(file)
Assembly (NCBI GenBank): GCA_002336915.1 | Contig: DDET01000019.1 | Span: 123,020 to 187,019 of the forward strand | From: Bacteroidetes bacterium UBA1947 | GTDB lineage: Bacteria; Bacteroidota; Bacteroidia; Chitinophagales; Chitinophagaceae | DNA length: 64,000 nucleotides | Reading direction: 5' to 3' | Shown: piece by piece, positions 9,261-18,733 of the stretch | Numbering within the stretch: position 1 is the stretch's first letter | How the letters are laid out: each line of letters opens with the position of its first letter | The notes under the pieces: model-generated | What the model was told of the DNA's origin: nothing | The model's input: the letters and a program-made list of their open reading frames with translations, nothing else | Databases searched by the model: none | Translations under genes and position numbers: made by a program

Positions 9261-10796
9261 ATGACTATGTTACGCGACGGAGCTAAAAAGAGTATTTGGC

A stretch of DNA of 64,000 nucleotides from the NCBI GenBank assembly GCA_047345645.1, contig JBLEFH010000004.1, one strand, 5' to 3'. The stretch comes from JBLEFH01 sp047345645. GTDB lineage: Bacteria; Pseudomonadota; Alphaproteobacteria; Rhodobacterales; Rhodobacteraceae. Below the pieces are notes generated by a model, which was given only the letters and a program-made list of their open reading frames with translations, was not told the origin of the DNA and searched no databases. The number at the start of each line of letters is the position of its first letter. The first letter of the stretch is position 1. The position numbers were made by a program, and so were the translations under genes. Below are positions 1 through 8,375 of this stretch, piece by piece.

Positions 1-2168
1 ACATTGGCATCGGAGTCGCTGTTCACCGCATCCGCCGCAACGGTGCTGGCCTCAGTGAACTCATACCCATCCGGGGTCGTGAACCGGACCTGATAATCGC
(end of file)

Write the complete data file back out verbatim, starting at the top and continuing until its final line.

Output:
Assembly (NCBI GenBank): GCA_002336915.1 | Contig: DDET01000019.1 | Span: 123,020 to 187,019 of the forward strand | From: Bacteroidetes bacterium UBA1947 | GTDB lineage: Bacteria; Bacteroidota; Bacteroidia; Chitinophagales; Chitinophagaceae | DNA length: 64,000 nucleotides | Reading direction: 5' to 3' | Shown: piece by piece, positions 9,261-18,733 of the stretch | Numbering within the stretch: position 1 is the stretch's first letter | How the letters are laid out: each line of letters opens with the position of its first letter | The notes under the pieces: model-generated | What the model was told of the DNA's origin: nothing | The model's input: the letters and a program-made list of their open reading frames with translations, nothing else | Databases searched by the model: none | Translations under genes and position numbers: made by a program

Positions 9261-10796
9261 ATGACTATGTTACGCGACGGAGCTAAAAAGAGTATTTGGC

A stretch of DNA of 64,000 nucleotides from the NCBI GenBank assembly GCA_047345645.1, contig JBLEFH010000004.1, one strand, 5' to 3'. The stretch comes from JBLEFH01 sp047345645. GTDB lineage: Bacteria; Pseudomonadota; Alphaproteobacteria; Rhodobacterales; Rhodobacteraceae. Below the pieces are notes generated by a model, which was given only the letters and a program-made list of their open reading frames with translations, was not told the origin of the DNA and searched no databases. The number at the start of each line of letters is the position of its first letter. The first letter of the stretch is position 1. The position numbers were made by a program, and so were the translations under genes. Below are positions 1 through 8,375 of this stretch, piece by piece.

Positions 1-2168
1 ACATTGGCATCGGAGTCGCTGTTCACCGCATCCGCCGCAACGGTGCTGGCCTCAGTGAACTCATACCCATCCGGGGTCGTGAACCGGACCTGATAATCGC